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02 Jul 2009, 7:10 pm

My kindergarten teacher said that I "march to the beat of a different drummer." That's an absolute lie, of course, my marching is impeccable. :P But, of course, there was no marching band in kindergarten.



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02 Jul 2009, 7:21 pm

i have never intended to be different or non-conformist. I have always just been so, innately.
It has little to do with courage or strength or bravery.
it is simply the way I am and I cannot help it.



Batz
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02 Jul 2009, 9:52 pm

I've been a non-conformist all my life. Just the way I lived and not a choice I made. If people make pottery in the potter's wheel, I sculpt with my hands. If the majority writes fantasy with a Western-like world, tone, and elements, I write a fantasy with anime elements, world, and tone. Just goes to show I just be me, because being someone else would only hurt you in the process.



SteveeVader
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02 Jul 2009, 11:16 pm

I hate conformity it only makes the world worse with all these people pretendng who they are

never been a conformist never will



Raskle
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03 Jul 2009, 5:00 am

Nonconformity is often just another type of conformity. For example, take goths. "I don't want to be like you so I'm going to dress differently and wear dark make-up". Then they end up simply conforming to just another set of attitudes and values. The moment you start seeing yourself as distinct from X or Y group, you begin conforming to something else. Of course, this is something of a generalisation, but I'd argue that conformity is not something that can be avoided, not truly. Consider a word that's very popular here (for obvious reasons): "aspie". Many people reach the point of defining themselves as "aspies", and there are many people with AS (self-diagnosed or otherwise) who appear to conform to what that word implies. It's what I hate about the whole "aspie vs NT" thing. Sometimes it seems to be a case of conforming to either AS or NT values/behaviours. And that's just wrong.



Magneto
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03 Jul 2009, 11:00 am

Okay, let's define it as 'conforming to the will of the majority'. There, that makes it easier. Until you go somewhere where your minority are in the majority...

NTs can decide to not conform, if they don't want to, but that's a conscious deciscion. Aspies are the opposite, they have to consciously decide to conform.


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CyclopsSummers
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03 Jul 2009, 11:36 am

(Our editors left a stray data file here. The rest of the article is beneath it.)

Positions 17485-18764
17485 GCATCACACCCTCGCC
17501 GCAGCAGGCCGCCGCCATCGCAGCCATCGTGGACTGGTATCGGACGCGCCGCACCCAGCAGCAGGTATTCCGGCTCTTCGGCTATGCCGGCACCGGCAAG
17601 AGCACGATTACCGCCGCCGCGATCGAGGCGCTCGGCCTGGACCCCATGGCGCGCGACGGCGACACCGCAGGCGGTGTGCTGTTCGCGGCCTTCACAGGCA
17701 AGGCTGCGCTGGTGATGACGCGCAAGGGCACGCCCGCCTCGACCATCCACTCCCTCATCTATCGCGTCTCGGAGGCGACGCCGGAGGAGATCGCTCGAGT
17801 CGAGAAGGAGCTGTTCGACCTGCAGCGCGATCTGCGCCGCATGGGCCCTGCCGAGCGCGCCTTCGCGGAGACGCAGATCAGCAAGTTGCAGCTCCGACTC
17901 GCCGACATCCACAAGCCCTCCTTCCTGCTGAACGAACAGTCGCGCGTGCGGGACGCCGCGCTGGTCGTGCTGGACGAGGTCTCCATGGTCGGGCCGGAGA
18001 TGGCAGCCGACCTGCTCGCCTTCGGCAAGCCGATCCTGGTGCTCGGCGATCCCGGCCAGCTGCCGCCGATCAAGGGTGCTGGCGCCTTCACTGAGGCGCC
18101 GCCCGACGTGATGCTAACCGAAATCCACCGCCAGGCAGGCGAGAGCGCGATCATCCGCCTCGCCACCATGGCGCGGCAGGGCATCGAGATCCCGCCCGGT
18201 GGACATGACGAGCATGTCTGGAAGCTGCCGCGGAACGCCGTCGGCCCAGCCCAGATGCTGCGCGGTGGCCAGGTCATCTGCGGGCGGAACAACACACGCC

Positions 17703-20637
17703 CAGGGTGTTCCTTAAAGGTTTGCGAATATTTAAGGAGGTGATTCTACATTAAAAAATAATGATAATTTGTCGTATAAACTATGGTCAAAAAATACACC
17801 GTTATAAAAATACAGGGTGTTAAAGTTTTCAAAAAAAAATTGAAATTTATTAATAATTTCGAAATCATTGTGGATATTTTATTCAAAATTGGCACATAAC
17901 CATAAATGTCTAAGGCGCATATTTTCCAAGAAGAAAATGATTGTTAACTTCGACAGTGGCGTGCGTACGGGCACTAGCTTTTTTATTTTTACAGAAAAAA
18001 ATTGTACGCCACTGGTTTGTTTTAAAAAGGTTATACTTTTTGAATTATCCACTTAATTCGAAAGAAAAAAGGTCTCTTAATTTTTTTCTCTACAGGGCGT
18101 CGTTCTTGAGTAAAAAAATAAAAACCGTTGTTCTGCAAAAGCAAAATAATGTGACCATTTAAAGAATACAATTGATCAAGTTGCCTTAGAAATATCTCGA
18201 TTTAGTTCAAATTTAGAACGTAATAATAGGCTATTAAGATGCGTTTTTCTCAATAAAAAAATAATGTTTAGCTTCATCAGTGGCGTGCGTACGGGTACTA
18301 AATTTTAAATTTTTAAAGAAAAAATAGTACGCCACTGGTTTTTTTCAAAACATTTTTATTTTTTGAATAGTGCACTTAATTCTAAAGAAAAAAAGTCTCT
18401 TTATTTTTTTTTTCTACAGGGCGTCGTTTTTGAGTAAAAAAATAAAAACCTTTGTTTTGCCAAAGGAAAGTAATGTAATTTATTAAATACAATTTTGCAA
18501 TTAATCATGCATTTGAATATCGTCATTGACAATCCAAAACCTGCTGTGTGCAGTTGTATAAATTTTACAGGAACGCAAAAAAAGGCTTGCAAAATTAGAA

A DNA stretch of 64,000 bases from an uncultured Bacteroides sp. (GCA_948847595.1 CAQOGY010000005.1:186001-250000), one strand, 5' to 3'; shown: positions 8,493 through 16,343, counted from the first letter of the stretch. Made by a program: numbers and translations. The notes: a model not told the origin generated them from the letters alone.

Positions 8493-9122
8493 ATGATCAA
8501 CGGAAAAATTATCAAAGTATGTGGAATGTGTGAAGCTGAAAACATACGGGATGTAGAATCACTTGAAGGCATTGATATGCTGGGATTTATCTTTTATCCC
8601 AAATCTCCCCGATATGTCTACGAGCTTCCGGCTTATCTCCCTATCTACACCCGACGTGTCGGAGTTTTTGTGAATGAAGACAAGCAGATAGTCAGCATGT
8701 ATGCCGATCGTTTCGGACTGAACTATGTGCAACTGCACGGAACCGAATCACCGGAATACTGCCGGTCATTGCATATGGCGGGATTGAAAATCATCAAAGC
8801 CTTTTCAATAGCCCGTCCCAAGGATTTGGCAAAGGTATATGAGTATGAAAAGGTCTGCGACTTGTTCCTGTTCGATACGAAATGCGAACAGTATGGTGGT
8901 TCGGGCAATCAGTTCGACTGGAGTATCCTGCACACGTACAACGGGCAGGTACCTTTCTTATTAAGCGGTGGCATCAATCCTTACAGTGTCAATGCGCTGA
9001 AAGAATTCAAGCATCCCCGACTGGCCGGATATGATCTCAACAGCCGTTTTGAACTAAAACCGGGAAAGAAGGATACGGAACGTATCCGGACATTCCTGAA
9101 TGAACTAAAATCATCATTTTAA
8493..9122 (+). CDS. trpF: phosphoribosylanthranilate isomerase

Magneto wrote:
Okay, let's define it as 'conforming to the will of the majority'. There, that makes it easier. Until you go somewhere where your minority are in the majority...

NTs can decide to not conform, if they don't want to, but that's a conscious deciscion. Aspies are the opposite, they have to consciously decide to conform.

I can think of an example where I kind of conformed in my teenage years, or more accurately, wanted to run along with the pack. This was when my friends in school (all geeks, by the way, and sort of the outcasts of the class/school) were all watching Dragon Ball Z, and talking about during lunch breaks. I decided to watch to, because I wanted to know what everyone was talking about. I remember that I thought the cartoon was not completely to my liking (thought it was very slow), but I loyally watched it anyway for years (and ended up sincerely liking aspoects of it). This was basically the only time that I did something to 'blend' into a group better, even though it wasn't necessary: there was no actual peer pressure involved, and my friends would not have minded if I didn't watch Dragon Ball Z. Afterwards, I felt rather dumb that I wanted to do anything merely to 'blend in better', but perhaps I can blame it on the confusion of those turbulent teens.

I do think that if I had wanted to conform - in spite of the more difficult social development I would have gone through in any case - to the majority in terms of likes/dislikes/clothing/music/accepted behaviours et cetera, I would have succeeded. I was raised among relatives who were fairly 'off' and eccentric, and as I said above, I allied myself with people who were 'off' in secondary school, though I don't really aim for non-conformity- it was always very much "this is me, like it or not, I'll do my thing".

I do think that those on the spectrum are less likely to conform for reasons that were given in previous posts above; but to touch upon the interesting phenomenon of subcultures that Rankle already mentioned, a lot of youth culture is based on NOT conforming to the values of the previous generation, and make something of their own. And those subcultures are mostly built by non-autistics. (I wouldn't go as far as saying that all non-conformity is a type of reverse conformity, however..) :)